I understand I am a bit "extreme" because I choose not to eat or add anything to my diet that isn't naturally occurring. I'm only extreme to those who live and eat according to what information they previously have been educated or simply grew up knowing. But is that actually right? Is it what is best?
I, with all intentions, do everything I can to get my energy from proper sleep and proper eating habits. I, by choice, do not ever take any chemical of any kind such as caffeine to increase energy levels.
Folks have been losing fat and living energized without it for years and years as well as will continue to do so for more to come. Of course caffeine naturally occurs, but moreover do we actually NEED it? Nope!
Let's look at both sides of the caffeine story because that's only fair.
How Caffeine Works
"Caffeine exaggerates the stress response," says James D. Lane, PhD, professor of medical psychology at Duke University Medical Center in Durham, N.C., and a long-time caffeine researcher. "At the cellular level, caffeine locks the receptor normally used by adenosine, a brain modulator that provides feedback to avoid overstimulation of nerve cells. If adenosine is locked up, nothing keeps the nervous system from getting too excited at a cellular level."
People joke about being hooked on caffeine, but is it truly addictive? Researchers have debated that question for years.
"There's no question," says Roland R. Griffiths, PhD, professor in the departments of psychiatry and neuroscience at Johns Hopkins University School of Medicine in Baltimore and a veteran researcher in the area. Caffeine is addictive for some people, he says. "Caffeine does produce dependence, and caffeine withdrawal is a real syndrome."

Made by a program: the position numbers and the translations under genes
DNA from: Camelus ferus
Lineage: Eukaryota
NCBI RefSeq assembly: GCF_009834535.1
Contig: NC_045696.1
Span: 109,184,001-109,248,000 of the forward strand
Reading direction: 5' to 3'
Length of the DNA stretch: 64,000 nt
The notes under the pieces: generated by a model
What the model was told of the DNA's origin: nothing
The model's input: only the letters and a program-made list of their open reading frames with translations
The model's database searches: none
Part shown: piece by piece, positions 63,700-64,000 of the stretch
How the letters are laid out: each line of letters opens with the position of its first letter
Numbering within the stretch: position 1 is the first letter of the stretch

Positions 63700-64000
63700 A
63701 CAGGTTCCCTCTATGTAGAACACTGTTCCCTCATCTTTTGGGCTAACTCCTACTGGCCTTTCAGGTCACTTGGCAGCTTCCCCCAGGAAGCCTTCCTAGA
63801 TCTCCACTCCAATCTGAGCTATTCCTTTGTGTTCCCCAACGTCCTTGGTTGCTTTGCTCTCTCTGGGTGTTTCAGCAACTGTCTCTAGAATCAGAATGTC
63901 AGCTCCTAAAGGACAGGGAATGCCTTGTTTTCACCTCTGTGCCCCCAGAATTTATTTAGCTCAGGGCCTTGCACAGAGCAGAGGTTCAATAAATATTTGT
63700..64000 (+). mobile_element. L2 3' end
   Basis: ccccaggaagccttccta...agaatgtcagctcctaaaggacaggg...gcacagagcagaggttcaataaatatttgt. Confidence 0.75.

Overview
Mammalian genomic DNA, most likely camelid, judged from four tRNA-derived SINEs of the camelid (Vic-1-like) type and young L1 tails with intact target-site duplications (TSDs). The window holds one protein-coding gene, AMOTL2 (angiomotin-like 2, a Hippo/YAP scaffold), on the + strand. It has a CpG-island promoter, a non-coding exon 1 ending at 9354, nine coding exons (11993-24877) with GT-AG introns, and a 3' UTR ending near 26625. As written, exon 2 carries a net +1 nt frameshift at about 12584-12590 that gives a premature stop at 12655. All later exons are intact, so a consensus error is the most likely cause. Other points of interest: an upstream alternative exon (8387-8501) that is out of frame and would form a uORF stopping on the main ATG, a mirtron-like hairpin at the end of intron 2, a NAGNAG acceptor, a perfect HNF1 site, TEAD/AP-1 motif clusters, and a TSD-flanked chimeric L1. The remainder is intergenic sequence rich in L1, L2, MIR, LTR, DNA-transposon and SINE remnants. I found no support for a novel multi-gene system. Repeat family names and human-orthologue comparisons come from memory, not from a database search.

First in the pros column you have the benefits that caffeine has on our central nervous system. It is a stimulant here, helping all of us to wake up and get ready for the day. It will restore your alertness and will help you to stay awake too. Did you know that caffeine is also used with medications? It can help to make some medications more effective. For example, ergotamine is a medication that is used to treat migraines. Those that experience drowsiness with their antihistamines will be able to overcome it with the addition of caffeine. It can also be used (by prescription only) for babies that have breathing problems.
Caffeine does have its bad points, though. First of all, it can not be used instead of sleep. Those that find themselves struggling with staying awake should not use caffeine as a way to avoid sleep as this can cause the body to become weakened and eventually you will fall asleep, hopefully not at the wrong time. Also, there can be complications when too much caffeine is taken. In the worst case scenario, when too much is consumed over a long period of time, mental and physical impairments can become permanent. This includes conditions known as caffeine induced anxiety disorder, sleep disorders, caffeine intoxication, and others. Symptoms of caffeine intoxication include insomnia, rambling, cardiac arrhythmia, increased blood pressure, rapid pulse, diuresis, muscle twitching and delusions.
This is due in part to the fact that caffeine can become addictive. Probably the worse condition of all is withdrawal from caffeine.
When considering the pros and the cons of caffeine, consider restrictions instead of denial. Like anything else, moderation is the ticket to enjoying your coffee and caffeine without worry about the problematic side effects of it.
Whatever you do, do so with the best intentions and decisions for you, your body, and your family. -Bob